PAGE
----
bullet The EPA Region 2 incorrectly applied AHERA and NESHAP asbestos standards as safety benchmarks when in fact these referred to the detection limits of certain testing methods (see (September 12, 2001)).
bullet The EPA failed to consider the short-term impacts of acute exposure to various toxins.
bullet The EPA lacked sufficient data on 10 of the 14 “pollutants of concern” identified by scientists as possible components of the WTC dust and debris.
bullet The EPA based its assessments on a risk standard of 1-in-10,000 for only some of carcinogenic pollutants thought to be contained in the clouds instead of the 1-in-1,000,000 acceptable-risk standard. It also ignored the agency’s traditional reliance on the 1-in-100,000 level, which usually triggers corrective action.
bullet The OIG determined there is “no evidence that EPA attempted to conceal data results from the public.” However, EPA scientist Cate Jenkins provides evidence the EPA and the City of New York DEP did in fact alter and in effect, conceal data results (see July 15, 2004).
bullet The OIG finds that the EPA should have implemented the National Contingency Program (see 1972), which would have given EPA jurisdiction over other government agencies and control over the issue of indoor air contamination. Critics of this report will argue that the EPA had in fact implemented the NCP immediately after the attacks (see After November 1, 2001).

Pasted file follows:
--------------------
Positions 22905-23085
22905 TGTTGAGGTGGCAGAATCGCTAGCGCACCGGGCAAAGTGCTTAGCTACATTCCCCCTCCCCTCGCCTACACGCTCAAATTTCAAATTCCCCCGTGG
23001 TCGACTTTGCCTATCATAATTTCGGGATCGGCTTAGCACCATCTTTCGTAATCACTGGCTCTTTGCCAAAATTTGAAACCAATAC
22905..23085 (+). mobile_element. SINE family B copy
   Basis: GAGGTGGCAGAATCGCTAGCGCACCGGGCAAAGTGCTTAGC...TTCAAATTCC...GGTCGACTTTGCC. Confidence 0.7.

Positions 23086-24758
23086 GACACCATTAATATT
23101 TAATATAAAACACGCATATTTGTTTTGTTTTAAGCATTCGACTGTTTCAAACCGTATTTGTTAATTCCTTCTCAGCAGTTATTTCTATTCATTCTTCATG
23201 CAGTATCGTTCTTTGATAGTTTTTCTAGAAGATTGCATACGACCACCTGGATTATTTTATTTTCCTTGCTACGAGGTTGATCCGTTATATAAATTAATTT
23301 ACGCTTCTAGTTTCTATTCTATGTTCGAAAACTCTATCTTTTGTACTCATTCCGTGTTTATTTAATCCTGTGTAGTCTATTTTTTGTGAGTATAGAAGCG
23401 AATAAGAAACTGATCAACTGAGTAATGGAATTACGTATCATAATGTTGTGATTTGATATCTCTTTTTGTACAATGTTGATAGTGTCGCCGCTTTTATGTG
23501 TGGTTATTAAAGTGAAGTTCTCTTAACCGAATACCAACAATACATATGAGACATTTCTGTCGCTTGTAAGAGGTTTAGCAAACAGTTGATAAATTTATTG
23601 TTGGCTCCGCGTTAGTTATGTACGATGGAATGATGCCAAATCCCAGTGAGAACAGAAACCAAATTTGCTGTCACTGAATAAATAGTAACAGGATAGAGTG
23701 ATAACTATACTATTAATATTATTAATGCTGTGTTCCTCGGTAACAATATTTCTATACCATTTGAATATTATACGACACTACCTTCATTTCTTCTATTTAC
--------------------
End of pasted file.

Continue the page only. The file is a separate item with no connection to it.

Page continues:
Miriam Diamond, PhD, a professor in the Department of Geography at the University of Toronto, and her colleagues obtain sample residues from the windows of nine buildings in Lower Manhattan, all located within one kilometer of the WTC disaster site. These samples are tested for polybrominated diphenyl ethers (PBDEs), polycyclic aromatic hydrocarbons (PAHs), polychlorinated biphenyls (PCBs) and polychlorinated naphthalenes (PCNs). Dr. Diamond and her colleagues find that PAHs, PCNs and PCBs are present in concentrations “up to 10 times greater than New York City’s normal background levels and possibly 100 times higher than surrounding rural areas.” The findings are later published in the July 1, 2004 print edition of Environmental Science and Technology, a peer-reviewed journal of the American Chemical Society, the world’s largest scientific society. (Lustgarten 8/15/2003; American Chemical Society 6/4/2004)

The Manhattan Supreme Court orders the City of New York to pay New York City Officer Richard Lahm a tax-free disability pension, ruling that environmental conditions at Ground Zero exacerbated his tonsil cancer. Earlier in the year, Lahm retired from the 46th Precinct in the Bronx after his terminal tonsil cancer worsened. His doctors argued that toxins released at the WTC actually caused his condition. (McPhee 6/24/2004)

Cate Jenkins, a senior chemist in the EPA’s Hazardous Waste Identification Division, releases a memorandum arguing that “both EPA and NYC deliberately concealed, altered, falsified, and deleted data showing asbestos levels that both EPA and NYC declared unsafe.” (Environmental Protection Agency 7/15/2004 pdf file)

James Zadroga, a detective who worked on the recovery effort at Ground Zero following the collapse of the World Trade Center towers, dies. Zadroga was 34. According to the first report into his death, by the Ocean County medical examiner, Zadroga dies from a “history of exposure to toxic fumes and dusts.” This is apparently the first death following a long-term illness related to work at the WTC site. (Fahim 4/12/2006)